When you’ve an inland sea well filled with islands, the tides running between them are bound to be quite strong from time to time writes W M Nixon. After the second day of the Morbihan Festival of Sail, the veteran visitors from Ireland – fourteen Water Wags from Dun Laoghaire and six Howth Seventeens – are wondering if there’s ever any significant time lapse between very determined tides running one way or another.
They’ve been experiencing all this before the more structured part of the programme, which for some classes in the 1400 boat fleet will include proper racing, finally gets under way tomorrow (Wednesday) morning. For Irish crews, it all looks like being a bit of a culture shock. The starting signals start going at 0900hrs. And at this mega-event, the word is that when they say 0900hrs, they mean 0900hrs.
So today was the final countdown of taking it easy. Taking it easy at the Morbihan consisted of selecting a beach for a fleet picnic, and then making a point of everyone sailing there. With strong sunshine but light summery winds, it took at least two hours to dodge inside the tides when possible in order to reach the venue, where everyone continued to be boggle-eyed with wonder at the size of the fleet.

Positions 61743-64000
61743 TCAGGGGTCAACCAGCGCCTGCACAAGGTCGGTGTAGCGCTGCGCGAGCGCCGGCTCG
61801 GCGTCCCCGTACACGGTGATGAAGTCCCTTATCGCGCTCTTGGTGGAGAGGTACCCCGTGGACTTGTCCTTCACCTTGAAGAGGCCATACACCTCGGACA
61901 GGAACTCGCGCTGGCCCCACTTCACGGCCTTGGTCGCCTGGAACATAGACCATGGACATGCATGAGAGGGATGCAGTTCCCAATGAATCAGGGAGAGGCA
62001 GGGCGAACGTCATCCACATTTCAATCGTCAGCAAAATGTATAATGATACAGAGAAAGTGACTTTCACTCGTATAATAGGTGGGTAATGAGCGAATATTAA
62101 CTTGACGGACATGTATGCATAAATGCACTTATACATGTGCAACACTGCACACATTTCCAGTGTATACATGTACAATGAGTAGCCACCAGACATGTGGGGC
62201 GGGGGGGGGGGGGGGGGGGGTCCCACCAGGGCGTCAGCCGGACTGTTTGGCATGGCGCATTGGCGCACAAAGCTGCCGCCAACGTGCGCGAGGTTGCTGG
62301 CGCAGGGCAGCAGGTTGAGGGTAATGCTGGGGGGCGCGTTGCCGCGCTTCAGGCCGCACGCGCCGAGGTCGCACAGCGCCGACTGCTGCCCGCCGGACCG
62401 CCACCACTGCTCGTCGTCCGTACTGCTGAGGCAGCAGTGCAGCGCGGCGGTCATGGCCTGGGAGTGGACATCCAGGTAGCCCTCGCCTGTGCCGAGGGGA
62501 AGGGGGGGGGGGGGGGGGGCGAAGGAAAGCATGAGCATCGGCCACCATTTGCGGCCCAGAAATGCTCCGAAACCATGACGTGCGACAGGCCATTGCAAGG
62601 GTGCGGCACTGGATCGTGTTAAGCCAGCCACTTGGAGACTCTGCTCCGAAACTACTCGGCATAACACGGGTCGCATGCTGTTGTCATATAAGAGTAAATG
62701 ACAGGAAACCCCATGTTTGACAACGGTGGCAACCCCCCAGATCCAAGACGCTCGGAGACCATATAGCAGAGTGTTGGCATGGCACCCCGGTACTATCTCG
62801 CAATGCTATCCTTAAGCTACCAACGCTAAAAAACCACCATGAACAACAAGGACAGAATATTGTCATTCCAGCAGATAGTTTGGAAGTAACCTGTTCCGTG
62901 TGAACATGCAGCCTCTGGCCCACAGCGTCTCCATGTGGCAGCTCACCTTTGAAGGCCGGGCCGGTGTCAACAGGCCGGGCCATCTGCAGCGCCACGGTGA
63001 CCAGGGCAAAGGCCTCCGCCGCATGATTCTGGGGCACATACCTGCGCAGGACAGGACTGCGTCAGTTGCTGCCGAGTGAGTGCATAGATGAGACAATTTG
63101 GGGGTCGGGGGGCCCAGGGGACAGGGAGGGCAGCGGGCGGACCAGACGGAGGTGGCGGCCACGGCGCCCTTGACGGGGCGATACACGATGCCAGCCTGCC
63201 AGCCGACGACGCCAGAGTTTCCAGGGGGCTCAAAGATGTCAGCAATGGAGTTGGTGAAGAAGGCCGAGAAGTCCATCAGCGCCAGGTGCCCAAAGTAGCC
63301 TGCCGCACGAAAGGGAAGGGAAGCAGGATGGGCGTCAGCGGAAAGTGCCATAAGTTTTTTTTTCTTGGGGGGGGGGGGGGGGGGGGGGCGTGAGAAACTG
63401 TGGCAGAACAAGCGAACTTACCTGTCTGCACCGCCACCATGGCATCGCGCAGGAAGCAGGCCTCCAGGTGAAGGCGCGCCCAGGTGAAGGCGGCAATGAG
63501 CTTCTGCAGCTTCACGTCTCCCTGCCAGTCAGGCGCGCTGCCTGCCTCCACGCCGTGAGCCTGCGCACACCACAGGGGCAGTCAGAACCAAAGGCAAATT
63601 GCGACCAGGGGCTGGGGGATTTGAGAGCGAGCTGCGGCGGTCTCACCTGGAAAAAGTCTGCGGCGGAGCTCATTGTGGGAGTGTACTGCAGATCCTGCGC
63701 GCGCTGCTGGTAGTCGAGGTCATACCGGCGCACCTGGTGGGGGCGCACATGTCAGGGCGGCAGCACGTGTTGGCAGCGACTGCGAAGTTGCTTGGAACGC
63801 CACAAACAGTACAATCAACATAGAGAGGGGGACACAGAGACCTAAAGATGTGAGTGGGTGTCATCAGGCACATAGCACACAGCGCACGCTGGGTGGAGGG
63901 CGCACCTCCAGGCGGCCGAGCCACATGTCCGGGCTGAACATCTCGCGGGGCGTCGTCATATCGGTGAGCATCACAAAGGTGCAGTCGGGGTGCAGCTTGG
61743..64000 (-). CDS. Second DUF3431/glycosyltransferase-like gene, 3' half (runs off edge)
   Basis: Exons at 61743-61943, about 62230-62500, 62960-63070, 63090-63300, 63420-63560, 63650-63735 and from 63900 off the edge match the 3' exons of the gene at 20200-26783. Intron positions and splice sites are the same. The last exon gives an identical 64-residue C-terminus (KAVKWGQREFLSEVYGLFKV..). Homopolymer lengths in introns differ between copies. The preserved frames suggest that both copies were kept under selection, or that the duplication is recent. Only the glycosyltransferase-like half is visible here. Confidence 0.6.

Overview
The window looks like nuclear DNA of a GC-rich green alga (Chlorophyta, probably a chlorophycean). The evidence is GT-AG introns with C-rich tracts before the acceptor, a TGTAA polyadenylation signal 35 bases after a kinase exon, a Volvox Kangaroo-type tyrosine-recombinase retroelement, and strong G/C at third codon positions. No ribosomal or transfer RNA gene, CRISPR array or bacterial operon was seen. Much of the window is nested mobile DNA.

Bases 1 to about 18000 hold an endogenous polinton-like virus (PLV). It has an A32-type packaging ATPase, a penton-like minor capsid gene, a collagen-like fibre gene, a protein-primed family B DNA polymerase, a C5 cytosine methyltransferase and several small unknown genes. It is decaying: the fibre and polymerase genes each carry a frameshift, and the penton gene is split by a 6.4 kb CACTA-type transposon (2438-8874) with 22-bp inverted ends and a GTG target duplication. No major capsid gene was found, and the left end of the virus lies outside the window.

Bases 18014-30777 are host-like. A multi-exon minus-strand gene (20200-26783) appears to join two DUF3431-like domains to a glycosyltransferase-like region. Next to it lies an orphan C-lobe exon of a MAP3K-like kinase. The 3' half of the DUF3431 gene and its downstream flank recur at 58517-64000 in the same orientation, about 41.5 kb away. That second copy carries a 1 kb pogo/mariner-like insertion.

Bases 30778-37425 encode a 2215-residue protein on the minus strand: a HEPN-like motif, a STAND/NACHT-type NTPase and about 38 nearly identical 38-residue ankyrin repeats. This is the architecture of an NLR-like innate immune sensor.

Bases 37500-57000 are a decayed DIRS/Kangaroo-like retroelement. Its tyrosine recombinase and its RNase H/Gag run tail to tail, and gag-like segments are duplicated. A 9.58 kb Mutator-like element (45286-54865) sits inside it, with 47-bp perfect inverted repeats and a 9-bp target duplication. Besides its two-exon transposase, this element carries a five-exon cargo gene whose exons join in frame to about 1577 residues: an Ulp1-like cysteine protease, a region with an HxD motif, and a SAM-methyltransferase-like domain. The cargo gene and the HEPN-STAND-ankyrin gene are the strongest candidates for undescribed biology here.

However, the tide was still flooding when they headed for home, and they came back in less than 45 minutes. But they need a bit of racing by the Wednesday. Too much of this lotus-eating couldn’t be for the long-term good of those involved. And as for picnics, our photo yesterday (which we can’t resist re-using today) showed that when it comes to picnics, the Water Wags have incomparable form. They know a thing or two about doing sailing picnics properly. None of your vulgar baseball caps in 1887...